Gaura Devi Saves the Trees
This story is based on an actual event that took place in the village of Reni, in the Indian Himalayas on the Tibetan frontier, on March 26, 1974.
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Gaura Devi is eight years old. She lives in India, near very high mountains called the Himalayas. The tops of the mountains are covered with snow all year round. When the sun hits the mountain tops, they shine like diamonds.
Gaura Devi lives on a hillside below the mountain tops, in a house made of stone and slate. It is a good house. In summer, when the sun is hot, the house is very cool. In witner, when the snow is very deep, the house is very warm. Gaura Devi is poor, but she is happy.
Every morning, Gaura Devi takes her two goats down to the valley so they can eat grass there. On some mornings, she goes to the forest above her village with her aunt. The forest has many big trees. In the forest they pick special plants and flowers and berries. Gaura Devi's aunt uses the plants, flowers, and berries to make medicines. Shetakes care of all the people in her village when they are sick, and usually makes they well again.
In the afternoons, Gaura Devi goes with her mother to collect broken branches and twigs and dried grass. They use branches and twigs to make a fire for cooking. The fire also keeps the house warm in winter. The cow eats the dried grass and gives them milk every morning and evening. Gaura Devi and her mother walk very far every day to collect enough for the family.
Gaura Devi wondered why her mother does not go up to the forest nearby and cut down the trees. She asked her month, "Why do we walk so far for wood every day, but leave the trees in the forest.
Her mother replied, "Gaura Devi, you listen to me. The trees are our brothers and sisters. They provide shade for the plants and flowers and berries that your aunt makes into medicine. They are houses for the birds and animals.
Gaura Devi's two goats stood still as if they were listening, too.
"The roots of the trees are like hands. They hold the earth to the side of the mountain. They also hold the water from the big rains and from the melting snow. If anyone ever cuts down our brothers and sisters, our village will be washed away."
Gaura Devi told all her friends what her mother said.
One day, Gaura Devi and her two goats walked up the mountain trail toward the forest. Suddenly, she saw a trucked parked by the side of the road. Many men, wearing caps and carrying axes, were walking toward the forest. Gaura Devi went up to the leader. "Why are you going to the forest?" she asked.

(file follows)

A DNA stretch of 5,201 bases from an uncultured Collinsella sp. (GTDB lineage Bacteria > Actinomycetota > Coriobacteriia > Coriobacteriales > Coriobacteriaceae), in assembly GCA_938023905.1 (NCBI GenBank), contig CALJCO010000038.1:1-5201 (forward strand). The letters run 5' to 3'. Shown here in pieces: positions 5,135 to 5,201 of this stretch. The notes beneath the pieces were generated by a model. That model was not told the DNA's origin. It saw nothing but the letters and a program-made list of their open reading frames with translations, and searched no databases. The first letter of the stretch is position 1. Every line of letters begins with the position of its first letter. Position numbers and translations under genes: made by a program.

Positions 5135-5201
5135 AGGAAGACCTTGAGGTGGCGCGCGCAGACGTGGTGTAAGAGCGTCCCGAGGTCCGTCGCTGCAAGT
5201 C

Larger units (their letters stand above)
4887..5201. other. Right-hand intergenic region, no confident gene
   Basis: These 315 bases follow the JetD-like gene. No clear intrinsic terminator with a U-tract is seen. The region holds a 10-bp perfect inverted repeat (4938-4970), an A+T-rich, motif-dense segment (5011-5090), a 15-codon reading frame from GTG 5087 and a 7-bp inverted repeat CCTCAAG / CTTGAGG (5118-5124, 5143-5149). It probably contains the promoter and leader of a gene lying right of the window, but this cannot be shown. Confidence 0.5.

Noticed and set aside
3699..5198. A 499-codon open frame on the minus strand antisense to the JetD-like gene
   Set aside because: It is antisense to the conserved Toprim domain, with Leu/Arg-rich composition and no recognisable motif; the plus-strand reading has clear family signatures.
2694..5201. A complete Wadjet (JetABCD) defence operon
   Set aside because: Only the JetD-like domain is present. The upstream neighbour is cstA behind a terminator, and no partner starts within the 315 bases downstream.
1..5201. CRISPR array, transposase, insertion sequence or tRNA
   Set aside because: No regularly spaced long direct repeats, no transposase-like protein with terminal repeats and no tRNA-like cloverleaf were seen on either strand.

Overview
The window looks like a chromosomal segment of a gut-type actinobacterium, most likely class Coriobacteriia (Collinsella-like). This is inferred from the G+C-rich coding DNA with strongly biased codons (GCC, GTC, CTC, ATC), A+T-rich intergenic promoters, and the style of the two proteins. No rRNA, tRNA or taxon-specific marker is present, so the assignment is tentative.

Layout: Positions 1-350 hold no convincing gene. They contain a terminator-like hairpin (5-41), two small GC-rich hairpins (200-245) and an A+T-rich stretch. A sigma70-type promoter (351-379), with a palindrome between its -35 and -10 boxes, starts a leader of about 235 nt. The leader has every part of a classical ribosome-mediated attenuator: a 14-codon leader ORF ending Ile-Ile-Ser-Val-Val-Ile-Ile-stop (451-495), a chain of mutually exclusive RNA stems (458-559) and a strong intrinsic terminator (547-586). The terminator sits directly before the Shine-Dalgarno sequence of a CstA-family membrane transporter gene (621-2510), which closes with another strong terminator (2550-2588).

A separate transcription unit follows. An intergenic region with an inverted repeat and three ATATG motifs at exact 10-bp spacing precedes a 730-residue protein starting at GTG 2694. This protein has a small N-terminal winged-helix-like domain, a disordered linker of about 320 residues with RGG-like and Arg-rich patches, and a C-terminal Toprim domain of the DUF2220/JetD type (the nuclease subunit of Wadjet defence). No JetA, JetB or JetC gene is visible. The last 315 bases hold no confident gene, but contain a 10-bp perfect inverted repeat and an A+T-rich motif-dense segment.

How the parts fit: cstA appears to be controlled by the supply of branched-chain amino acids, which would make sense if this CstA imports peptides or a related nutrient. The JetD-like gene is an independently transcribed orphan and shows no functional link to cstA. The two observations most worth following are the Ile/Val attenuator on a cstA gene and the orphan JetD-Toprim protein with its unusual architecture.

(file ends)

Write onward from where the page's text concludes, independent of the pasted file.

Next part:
The man said, "We are going to cut down the trees."
"My mother says the trees are our brothers and sisters. They are not to be cut down," Gaura Devi said.
The man replied, "We have orders from the people in the city to bring the wood to them. Now we have to go to work."
Gaura Devi thought. She began to walk down the mountain side. Then she began to run. She ran as fast as her legs would carry her. The goats ran behind.
She ran to the big gong in the open space in the middle of the village. She picked up a stick and beat the gong as loud as she could. Again and again she beat it until her arms got tired. All the women in the village came to the open space. The men were away working. Gaura Devi told them what she had seen. The women began to walk quickly up the mountain side. Gaura Devi's mother was the leader. Gaura Devi ran behind. The goats followed.
Soon they reached the forest edge. They saw the men preparing to cut down the trees. The women ran up to the trees and began to hug them. Gaura Devi's mother said to the leader, "We come as your friends and do not wish you any harm, but we cannot let you cut down the trees."
"Get out of the way," said the leader of the men.
"The trees are our brothers and sisters," replied Gaura Devi's mother, "If you cut down the trees, our village will be washed away when the rains come. We are hugging the trees. If you cut the trees down, you will have to hit us with your axes first."
The men looked around at the women hugging the trees. They knew they shouldn't cut down the forest, even though they were told to do so by the people in the city. They were ashamed. The leader said, "You have taught us a lesson. We will not cut down the forest. We will go back home with our axes."
The men walked slowly back to the truck. Some of the women ran back to the village and brought some tea. The men were thankful, for they were very thirsty. "We will tell others not to cut these trees down," they promised.
That evening, Gaura Devi's father and the other men from the village returned. When they heard what they women had done, they were very happy. The whole village had a big celebration. They ate fruits and sweet cakes and sang songs and danced.
Gaura Devi was a hero. Her friends put a necklace of sweet-smelling jasmine flowers around her neck. She was a hero! The village women gave her a string of little silver bells.
Gaura Devi was very happy. Her two goats jumped to and fro as if they were dancing. The birds sang beautiful songs as the sun went down. The snow on the mountain tops glistened.
Soon Gaura Devi felt very tired, so she went to sleep. But in the nighttime the forest was not asleep. The animals whispered about what had happened, and how brave Gaura Devi and the women had been. Her sisters and brothers the trees did not talk. But they too were very happy. They did not sleep. They smiled.